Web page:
Road Cycling

LEVY: Toronto officials spin their wheels with cycling plan – Toronto Sun

At council last week — during what seemed like an endless debate on a $48-million cycling plan — Councillor Paula Fletcher fretted about the condition of bike lanes on roads like Sherbourne St.

She was so concerned, she put forward a motion that transportation General Manager Barbara Gray create a “dedicated pavement condition, inspection, repair and maintenance program” specific to bike lanes to ensure “safe pavement conditions for these vulnerable road users.”

It passed 21-5.

The irony of Fletcher’s motion is that it was proof of how little she and other councillors actually bike around this city (a point reinforced by the results of a survey I took of councillors’ cycling habits).

If Toronto is indeed a cycling city, as Gray and city cycling guru Jacquelyn Hayward said in their report last week, it is indeed a dysfunctional and bumpy one.

Readers have indicated to me in recent months that they’ve never seen the city’s roads such a mess as this year.

Cyclists and pedestrians at the corner of Spadina Ave. and Queen St. W.  (Ernest Doroszuk, Toronto Sun)

Now that I’m cycling to work and interviews regularly on my new commuter bike, I have experienced the mess first hand.

My route from home to the office and back does not take me near any bike lanes, except for the last stretch on Sherbourne St.

There are not just ruts, cracks and craters in the roads that could send a cyclist flying, but sunken manhole covers, crumbling pieces of road where there’s been flooding and a hodge-podge of repairs that make many roads look like a patchwork quilt.

Then there’s the endless construction. On Friday, I biked along Crescent Rd., my normal route to work. At one point, the construction paraphernalia — dirt, old sewer pipes, broken orange and black cones and other equipment — made it impossible for a cyclist and two cars to pass at the same time.

Never mind the obstructions created by construction and the workers who seem not to bother keeping their worksites clean. That kind of mess borders on dangerous when one is trying to manoeuvre it on two wheels.

In response to questions to Gray about what the city is doing to make all roads safer, city spokesman Brad Ross sent me a lengthy e-mail indicating that the city is “committed to coordinating construction” so that it “minimizes disruption” as much as possible.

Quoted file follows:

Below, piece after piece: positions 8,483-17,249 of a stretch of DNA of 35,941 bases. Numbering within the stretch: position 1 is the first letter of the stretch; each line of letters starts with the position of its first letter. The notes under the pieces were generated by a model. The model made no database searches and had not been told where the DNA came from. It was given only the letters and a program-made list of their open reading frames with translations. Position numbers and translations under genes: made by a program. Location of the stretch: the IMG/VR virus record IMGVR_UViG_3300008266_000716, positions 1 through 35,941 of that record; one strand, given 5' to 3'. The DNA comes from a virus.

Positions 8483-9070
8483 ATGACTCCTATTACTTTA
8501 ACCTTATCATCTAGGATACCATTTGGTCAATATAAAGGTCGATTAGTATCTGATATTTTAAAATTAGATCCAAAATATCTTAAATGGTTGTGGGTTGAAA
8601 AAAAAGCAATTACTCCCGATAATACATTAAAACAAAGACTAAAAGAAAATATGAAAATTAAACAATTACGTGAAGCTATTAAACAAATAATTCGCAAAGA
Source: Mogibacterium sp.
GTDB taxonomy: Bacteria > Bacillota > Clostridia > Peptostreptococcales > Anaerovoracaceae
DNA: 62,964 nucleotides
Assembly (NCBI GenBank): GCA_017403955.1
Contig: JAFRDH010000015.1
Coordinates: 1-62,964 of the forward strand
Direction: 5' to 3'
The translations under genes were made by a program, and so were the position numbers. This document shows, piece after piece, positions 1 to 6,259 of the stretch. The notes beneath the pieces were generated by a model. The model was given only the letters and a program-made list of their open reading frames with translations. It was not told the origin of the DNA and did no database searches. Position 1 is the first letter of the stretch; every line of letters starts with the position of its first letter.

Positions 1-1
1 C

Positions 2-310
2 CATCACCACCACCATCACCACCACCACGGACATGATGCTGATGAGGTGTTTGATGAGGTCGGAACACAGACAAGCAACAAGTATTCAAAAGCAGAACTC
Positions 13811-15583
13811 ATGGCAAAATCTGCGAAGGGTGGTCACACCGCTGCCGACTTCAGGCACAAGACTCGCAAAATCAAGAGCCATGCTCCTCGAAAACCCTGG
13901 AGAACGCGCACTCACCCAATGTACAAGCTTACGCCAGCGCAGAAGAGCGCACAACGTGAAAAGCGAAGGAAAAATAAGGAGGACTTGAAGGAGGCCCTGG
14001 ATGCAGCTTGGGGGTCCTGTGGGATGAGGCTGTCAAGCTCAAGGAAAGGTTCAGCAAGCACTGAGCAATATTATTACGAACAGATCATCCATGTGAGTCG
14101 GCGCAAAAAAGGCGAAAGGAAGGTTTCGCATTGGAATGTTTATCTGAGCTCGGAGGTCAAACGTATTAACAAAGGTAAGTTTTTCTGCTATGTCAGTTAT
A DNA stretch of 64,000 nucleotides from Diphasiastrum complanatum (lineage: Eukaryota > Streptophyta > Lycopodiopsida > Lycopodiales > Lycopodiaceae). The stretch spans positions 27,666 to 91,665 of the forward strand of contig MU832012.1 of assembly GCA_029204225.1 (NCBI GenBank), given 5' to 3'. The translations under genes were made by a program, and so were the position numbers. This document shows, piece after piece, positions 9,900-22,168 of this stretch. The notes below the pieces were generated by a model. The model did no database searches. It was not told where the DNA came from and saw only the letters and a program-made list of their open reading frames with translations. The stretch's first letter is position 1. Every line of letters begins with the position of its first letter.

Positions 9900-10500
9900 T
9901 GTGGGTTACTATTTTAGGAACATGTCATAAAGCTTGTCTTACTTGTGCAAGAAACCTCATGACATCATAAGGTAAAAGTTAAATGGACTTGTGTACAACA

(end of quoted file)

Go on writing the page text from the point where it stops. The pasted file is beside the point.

He said in 2019 there is construction taking place on more the 600 Toronto roads with $100-million spent on resurfacing major roads and $70-million on local roads.

The city will also spend about $55-million on maintenance this summer –crack sealing repair, curb maintenance, etc.

He added that city crews have already filled more than 131,000 potholes during the first 6.5 months of the year and will continue pothole repair blitz efforts.

It’s far from enough.

As it is prone to do on so many other issues, our council never lets practicality get in the way of their ideology and those shiny objects they think will win them votes.

Wouldn’t it make far more sense to get the roads ship-shape for all users–cyclists, cars, buses, e-bikes, horses (kidding on that one) and pedestrians — before adding more bike lanes, and certainly not a dedicated repair squad.

By the way, while driving down Woodbine Ave. at 6:30 p.m. Friday evening, I saw only one cyclist using the bike lanes. Guess the “latent desire” for closeted cyclists to come and use them, the term Gray coined at council last week, is not working in this case.


After listening to councillors speak so passionately last week about the need for a network of bike lanes, I wanted to see how many of them commute to work or to meetings during the summer.

I didn’t find a single councillor who rides regularly to City Hall. And many of those who have pushed bike lanes so vehemently didn’t respond to three e-mails asking about their biking habits.

Here is a selection of responses:

Mayor John Tory: Due to a leg injury, the mayor uses a car to get to and from City Hall and events … The mayor will be getting surgery on his injury and hopes to increase his use of public transit.

Mayor John Tory in his office on Thursday December 20, 2018. Veronica Henri/Toronto Sun/Postmedia Network
Veronica Henri / Veronica Henri/Toronto Sun

Frances Nunziata: I drive a car to City Hall.

James Pasternak: I rarely bike to City Hall but bike to my constituency office about two times a week in nice weather.

Jim Karygiannis: I have a fear of riding bikes. Almost got killed on a bicycle back in 1978.

Stephen Holyday: I do not ride a bike to City Hall and I do not drive to City Hall (take transit).

Mark Grimes: I don’t ride my bike to City Hall. My knees can’t take it.

Ana Bailao: I don’t ride my bike to City Hall. I do ride in my community. Most of the time I take TTC to City Hall.

Michael Ford: I do not bike to City Hall. I drive down approximately 80% of the time and 20% on the TTC.

Jennifer McKelvie: I do not ride a bike to City Hall … It is a 31-kilomtre ride that would take 1 hour and 54 minutes.  My preferred mode of transit is the Go Train followed by a walk or subway to City Hall.

Jaye Robinson: I might bike to City Hall once or twice in the summer. I travel by bike more frequently in my neighbourhood. I almost exclusively take transit to City Hall.

Didn’t answer: Brad Bradford, Paula Fletcher, Joe Cressy, Gord Perks, Mike Layton, Shelley Carroll, Denzil-Minnan-Wong, Michael Thompson, Anthony Perruzza, Kristyn Wong-Tam, Mike Colle, Cynthia Lai, Josh Matlow, John Filion, Paul Ainslie, Gary Crawford.